What could have been an involving drama surrounding a troubled New Wave U.S. actress just doesn’t have the verve of its subject or the subtle probity of what brought on her demise of an apparent suicide at 40.
Seberg stars Kristen Stewart (Underwater, Personal Shopper), Anthony Mackle, Vince Vaughn and Jack O’Connell (Unbroken) in what unfolds like more of a languid thriller for what is mostly an uninspired, truncated biopic.
Jean Seberg was a bilingual actress best known for her French role in Jean-Luc Godard’s Breathless in 1960 and was terribly burned on the set of the earlier Saint Joan in filling the eponymous role. The “playing with fire” adage apparently applied to a woman excelling in her profession, but turned her attention to political activism by the time she was making films like Paint Your Wagon.
The narrative alludes to an instability that would rear its ugly head later after surveillance and defamation once the married woman warmed up to Malcolm X’s cousin Hakim Jamal (Mackie of The Hurt Locker). The affair didn’t sit well with Jamal’s missus (Zazie Beetz) nor the F.B.I. who put her in their COINTELPRO program on dissidents. Especially after witnessing a fist in praise of the Black Panthers (Seberg actually was part of the N.A.A.C.P. not mentioned here).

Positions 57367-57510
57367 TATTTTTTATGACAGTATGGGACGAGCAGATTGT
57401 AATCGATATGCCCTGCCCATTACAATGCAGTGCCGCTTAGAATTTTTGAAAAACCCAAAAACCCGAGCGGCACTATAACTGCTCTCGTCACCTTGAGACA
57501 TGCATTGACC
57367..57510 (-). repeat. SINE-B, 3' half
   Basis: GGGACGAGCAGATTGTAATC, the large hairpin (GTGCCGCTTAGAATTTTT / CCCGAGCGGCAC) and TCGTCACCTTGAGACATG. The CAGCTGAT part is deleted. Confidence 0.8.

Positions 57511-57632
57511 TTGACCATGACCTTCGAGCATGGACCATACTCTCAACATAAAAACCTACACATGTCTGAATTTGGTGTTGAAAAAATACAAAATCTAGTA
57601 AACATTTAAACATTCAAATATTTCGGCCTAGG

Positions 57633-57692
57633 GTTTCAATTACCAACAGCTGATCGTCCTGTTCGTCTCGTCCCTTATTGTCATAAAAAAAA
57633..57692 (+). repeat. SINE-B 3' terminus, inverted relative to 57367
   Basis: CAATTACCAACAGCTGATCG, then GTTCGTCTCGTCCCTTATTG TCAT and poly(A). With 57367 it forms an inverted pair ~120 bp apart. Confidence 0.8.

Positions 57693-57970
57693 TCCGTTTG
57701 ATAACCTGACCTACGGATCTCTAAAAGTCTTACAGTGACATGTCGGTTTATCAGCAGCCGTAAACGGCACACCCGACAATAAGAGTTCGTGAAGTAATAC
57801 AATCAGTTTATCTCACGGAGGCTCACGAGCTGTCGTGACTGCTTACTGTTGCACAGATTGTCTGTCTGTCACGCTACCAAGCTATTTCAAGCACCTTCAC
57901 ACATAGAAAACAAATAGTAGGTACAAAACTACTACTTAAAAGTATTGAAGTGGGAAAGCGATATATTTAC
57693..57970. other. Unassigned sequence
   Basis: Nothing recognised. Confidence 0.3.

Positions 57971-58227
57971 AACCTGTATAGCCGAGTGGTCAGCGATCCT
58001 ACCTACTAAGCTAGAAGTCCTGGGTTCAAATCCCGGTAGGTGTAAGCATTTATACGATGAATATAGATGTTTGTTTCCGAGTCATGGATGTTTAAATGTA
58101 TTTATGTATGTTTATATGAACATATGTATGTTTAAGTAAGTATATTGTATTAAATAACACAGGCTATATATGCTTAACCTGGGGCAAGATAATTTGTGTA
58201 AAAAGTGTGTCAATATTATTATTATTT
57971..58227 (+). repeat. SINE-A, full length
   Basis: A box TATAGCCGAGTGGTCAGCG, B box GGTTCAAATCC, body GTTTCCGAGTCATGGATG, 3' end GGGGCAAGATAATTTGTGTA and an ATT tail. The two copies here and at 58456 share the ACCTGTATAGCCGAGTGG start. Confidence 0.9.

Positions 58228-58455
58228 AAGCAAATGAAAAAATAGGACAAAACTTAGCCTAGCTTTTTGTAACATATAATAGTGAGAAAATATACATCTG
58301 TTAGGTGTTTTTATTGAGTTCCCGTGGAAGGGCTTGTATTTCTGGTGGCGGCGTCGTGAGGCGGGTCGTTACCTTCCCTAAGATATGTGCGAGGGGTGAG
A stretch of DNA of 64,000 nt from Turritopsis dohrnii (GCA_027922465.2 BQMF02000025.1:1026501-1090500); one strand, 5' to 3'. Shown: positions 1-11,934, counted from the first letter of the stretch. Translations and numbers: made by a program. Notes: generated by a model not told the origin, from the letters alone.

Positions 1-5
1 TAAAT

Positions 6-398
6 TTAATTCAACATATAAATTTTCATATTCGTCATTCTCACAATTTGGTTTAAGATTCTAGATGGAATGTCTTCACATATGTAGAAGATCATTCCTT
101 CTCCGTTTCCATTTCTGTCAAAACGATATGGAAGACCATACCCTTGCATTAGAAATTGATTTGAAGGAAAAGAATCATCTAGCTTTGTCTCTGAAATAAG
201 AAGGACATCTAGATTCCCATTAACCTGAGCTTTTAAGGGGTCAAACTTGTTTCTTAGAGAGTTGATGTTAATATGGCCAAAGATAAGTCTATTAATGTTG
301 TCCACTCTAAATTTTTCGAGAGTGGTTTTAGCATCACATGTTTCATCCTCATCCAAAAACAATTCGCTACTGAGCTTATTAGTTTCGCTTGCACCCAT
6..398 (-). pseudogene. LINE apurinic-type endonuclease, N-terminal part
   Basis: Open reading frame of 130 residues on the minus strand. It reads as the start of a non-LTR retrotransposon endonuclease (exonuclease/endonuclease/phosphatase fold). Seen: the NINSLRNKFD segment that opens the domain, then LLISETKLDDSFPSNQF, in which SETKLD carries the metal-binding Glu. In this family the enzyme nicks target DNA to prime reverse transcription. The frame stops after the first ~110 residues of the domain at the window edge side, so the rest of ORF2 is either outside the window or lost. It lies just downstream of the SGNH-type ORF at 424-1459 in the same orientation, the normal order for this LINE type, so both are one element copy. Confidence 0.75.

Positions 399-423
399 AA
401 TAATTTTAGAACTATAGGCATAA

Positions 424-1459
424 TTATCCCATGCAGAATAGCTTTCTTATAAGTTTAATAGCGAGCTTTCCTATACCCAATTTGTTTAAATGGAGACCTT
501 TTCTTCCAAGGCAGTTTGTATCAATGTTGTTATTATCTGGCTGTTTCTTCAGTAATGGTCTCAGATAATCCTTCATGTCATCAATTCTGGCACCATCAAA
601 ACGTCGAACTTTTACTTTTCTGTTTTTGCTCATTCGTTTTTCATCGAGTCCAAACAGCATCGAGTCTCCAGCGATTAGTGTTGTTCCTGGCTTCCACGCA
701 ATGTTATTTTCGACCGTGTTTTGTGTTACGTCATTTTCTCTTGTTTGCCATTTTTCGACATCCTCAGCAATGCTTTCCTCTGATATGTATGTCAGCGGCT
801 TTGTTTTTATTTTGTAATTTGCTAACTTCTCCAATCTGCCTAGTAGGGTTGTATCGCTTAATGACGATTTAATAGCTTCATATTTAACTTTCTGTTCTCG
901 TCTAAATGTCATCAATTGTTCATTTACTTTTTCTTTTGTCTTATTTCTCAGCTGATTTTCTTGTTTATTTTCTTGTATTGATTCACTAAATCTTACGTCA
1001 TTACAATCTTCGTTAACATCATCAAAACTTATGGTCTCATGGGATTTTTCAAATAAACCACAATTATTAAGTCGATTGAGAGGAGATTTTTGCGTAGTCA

Under Director J. Edgar Hoover are fictionalized agents out of the Los Angeles office — Vaughn has a curt, nasty demeanor. And, O’Connell, as his partner, finds his conscience in turmoil to some degree in the handling of Jean. Though he’s unable to stop what will become increasingly detrimental to her well-being.
With a theater resume director Benedict Andrews has his choice millennial actress who engages the role with ardor to provide noticeable shading. But, really it’s to little avail in the shifting between a tormented woman and the government agency where the nature of the stalking may remind discerning cineastes of The Lives of Others (worth seeking out) with its compromised Stasi professional.
The filmmaking is’t able to steer Seberg towards greatness in muting the arc of Stewart who has intrigued (like Twilight co-star Robert Pattinson) in modestly scaled productions. This one displays style from costumes to lush interiors but unhappily isn’t matched by substance running counter to where encroachment actually led.